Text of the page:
“The two Co-Chairs now agree that we will not only prepare for constitutional reform, but we will prepare and start drafting for constitutional reform,” Mr. Pedersen told journalists.
“So, the new thing this week is that we will actually be starting a drafting process for constitutional reform in Syria.”
The UN continues to support efforts towards a Syrian-owned and led political solution to end more than a decade of war that has killed upwards of 350,000 people and left 13 million in need of humanitarian aid.
An important contribution
The Syrian Constitutional Committee was formed in 2019, comprising 150 men and women, with the Government, the opposition and civil society each nominating 50 people.
This larger group established the 45-member small body, which consists of 15 representatives from each of the three sectors.
For the first time ever, committee co-chairs Ahmad Kuzbari, the Syrian government representative, and Hadi al-Bahra, from the opposition side, met together with Mr. Pedersen on Sunday morning.
He described it as “a substantial and frank discussion on how we are to proceed with the constitutional reform and indeed in detail how we are planning for the week ahead of us.”
Mr. Pedersen told journalists that while the Syrian Constitutional Committee is an important contribution to the political process, “the committee in itself will not be able to solve the Syrian crisis, so we need to come together, with serious work, on the Constitutional Committee, but also address the other aspects of the Syrian crisis.”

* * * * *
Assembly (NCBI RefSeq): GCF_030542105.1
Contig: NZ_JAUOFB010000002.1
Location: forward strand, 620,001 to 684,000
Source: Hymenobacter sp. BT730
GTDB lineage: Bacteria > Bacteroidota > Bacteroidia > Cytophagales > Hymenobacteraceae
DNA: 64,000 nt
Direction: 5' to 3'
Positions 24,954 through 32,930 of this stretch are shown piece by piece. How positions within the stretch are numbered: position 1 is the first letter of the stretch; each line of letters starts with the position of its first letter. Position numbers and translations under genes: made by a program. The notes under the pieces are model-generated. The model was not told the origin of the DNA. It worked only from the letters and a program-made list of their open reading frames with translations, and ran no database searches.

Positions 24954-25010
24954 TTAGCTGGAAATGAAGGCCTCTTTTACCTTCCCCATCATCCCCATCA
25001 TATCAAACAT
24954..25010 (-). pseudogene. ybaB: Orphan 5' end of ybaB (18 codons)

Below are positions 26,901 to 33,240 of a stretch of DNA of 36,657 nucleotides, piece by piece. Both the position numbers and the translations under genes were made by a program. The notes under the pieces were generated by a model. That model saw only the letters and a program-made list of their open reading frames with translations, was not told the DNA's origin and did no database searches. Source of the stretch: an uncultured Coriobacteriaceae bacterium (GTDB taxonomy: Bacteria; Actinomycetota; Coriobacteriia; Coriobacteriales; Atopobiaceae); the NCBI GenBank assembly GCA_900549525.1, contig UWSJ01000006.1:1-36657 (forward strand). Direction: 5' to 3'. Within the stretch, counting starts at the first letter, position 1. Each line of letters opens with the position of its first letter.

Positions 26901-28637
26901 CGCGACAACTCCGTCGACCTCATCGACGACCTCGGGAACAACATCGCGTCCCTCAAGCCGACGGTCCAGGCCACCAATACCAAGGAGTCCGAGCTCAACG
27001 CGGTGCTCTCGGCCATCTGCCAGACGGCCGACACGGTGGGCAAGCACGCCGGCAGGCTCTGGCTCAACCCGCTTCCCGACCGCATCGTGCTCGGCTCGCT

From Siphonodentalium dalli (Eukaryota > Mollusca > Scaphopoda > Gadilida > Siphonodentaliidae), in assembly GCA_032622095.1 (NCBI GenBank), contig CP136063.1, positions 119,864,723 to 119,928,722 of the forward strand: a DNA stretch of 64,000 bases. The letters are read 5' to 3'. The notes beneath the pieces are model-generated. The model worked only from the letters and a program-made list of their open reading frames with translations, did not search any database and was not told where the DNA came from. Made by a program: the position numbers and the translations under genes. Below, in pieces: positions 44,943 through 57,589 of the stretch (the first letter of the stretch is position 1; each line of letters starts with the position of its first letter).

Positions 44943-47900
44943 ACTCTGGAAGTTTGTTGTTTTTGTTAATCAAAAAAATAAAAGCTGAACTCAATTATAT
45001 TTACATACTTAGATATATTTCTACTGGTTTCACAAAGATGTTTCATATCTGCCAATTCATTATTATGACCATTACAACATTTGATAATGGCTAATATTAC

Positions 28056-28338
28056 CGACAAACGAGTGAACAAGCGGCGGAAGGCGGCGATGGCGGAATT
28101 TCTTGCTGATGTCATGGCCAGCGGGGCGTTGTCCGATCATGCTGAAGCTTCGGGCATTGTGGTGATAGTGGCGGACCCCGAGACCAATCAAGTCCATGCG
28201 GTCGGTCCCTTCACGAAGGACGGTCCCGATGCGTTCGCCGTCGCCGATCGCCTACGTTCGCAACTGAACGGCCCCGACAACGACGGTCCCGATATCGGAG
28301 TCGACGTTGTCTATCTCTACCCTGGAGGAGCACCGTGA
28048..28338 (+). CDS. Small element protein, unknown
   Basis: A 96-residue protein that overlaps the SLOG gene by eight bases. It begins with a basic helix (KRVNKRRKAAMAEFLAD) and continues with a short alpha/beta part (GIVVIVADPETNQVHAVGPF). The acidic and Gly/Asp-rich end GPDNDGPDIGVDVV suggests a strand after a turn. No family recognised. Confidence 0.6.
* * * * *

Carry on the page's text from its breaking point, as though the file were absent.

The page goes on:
North Africa: Is Algeria Weaponizing Airspace and Natural Gas?
In a series of shocking and unintelligible decisions, the Algerian Government closed its airspace to Moroccan military and civilian aircraft on September 22, 2021, banned French military planes from using its airspace on October 3rd, and decided not to renew the contract relative to the Maghreb-Europe gas pipeline, which goes through Morocco and has been up and running since 1996–a contract that comes to end on October 31.
In the case of Morocco, Algeria advanced ‘provocations and hostile’ actions as a reason to shut airspace and end the pipeline contract, a claim that has yet to be substantiated with evidence. Whereas in the case of France, Algeria got angry regarding visa restrictions and comments by French President Emmanuel Macron on the Algerian military grip on power and whether the North African country was a nation prior to French colonization in 1830.
Algeria has had continued tensions with Morocco for decades, over border issues and over the Western Sahara, a territory claimed by Morocco as part of its historical territorial unity, but contested by Algeria which supports an alleged liberation movement that desperately fights for independence since the 1970s.
With France, the relation is even more complex and plagued with memories of colonial exactions and liberation and post-colonial traumas, passions and injuries. France and Algeria have therefore developed, over the post-independence decades, a love-hate attitude that quite often mars otherwise strong economic and social relations.
Algeria has often reacted to the two countries’ alleged ‘misbehavior’ by closing borders –as is the case with Morocco since 1994—or calling its ambassadors for consultations, or even cutting diplomatic relations, as just happened in August when it cut ties with its western neighbor.
But it is the first-time Algeria resorts to the weaponization of energy and airspace. “Weaponization” is a term used in geostrategy to mean the use of goods and commodities, that are mainly destined for civilian use and are beneficial for international trade and the welfare of nations, for geostrategic, political and even military gains. As such “weaponization” is contrary to the spirit of free trade, open borders, and solidarity among nations, values that are at the core of common international action and positive globalization.